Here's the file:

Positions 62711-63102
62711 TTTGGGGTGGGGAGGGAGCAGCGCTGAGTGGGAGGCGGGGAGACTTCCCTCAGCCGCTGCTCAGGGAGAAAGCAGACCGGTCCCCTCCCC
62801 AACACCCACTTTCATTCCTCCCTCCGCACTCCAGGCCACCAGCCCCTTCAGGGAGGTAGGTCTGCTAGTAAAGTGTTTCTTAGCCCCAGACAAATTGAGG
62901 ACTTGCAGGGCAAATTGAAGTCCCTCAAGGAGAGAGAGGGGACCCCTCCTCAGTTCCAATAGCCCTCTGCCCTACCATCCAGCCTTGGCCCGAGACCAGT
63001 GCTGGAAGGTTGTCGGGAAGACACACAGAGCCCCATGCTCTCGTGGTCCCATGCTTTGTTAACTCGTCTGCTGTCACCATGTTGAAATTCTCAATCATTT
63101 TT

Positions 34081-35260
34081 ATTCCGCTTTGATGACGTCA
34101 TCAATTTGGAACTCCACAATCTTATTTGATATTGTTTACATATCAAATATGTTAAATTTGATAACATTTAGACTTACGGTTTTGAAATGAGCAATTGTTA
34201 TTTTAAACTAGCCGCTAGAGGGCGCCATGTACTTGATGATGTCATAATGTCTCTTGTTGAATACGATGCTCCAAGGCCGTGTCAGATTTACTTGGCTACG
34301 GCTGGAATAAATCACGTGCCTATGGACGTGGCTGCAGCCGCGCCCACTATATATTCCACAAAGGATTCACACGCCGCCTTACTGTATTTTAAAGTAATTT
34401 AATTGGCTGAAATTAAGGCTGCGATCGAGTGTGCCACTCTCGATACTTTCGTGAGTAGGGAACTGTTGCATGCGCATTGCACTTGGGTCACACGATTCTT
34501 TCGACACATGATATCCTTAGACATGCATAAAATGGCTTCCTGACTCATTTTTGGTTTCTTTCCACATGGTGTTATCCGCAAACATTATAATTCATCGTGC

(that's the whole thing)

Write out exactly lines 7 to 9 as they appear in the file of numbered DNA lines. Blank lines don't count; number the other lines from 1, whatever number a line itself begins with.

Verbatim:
Positions 34081-35260
34081 ATTCCGCTTTGATGACGTCA
34101 TCAATTTGGAACTCCACAATCTTATTTGATATTGTTTACATATCAAATATGTTAAATTTGATAACATTTAGACTTACGGTTTTGAAATGAGCAATTGTTA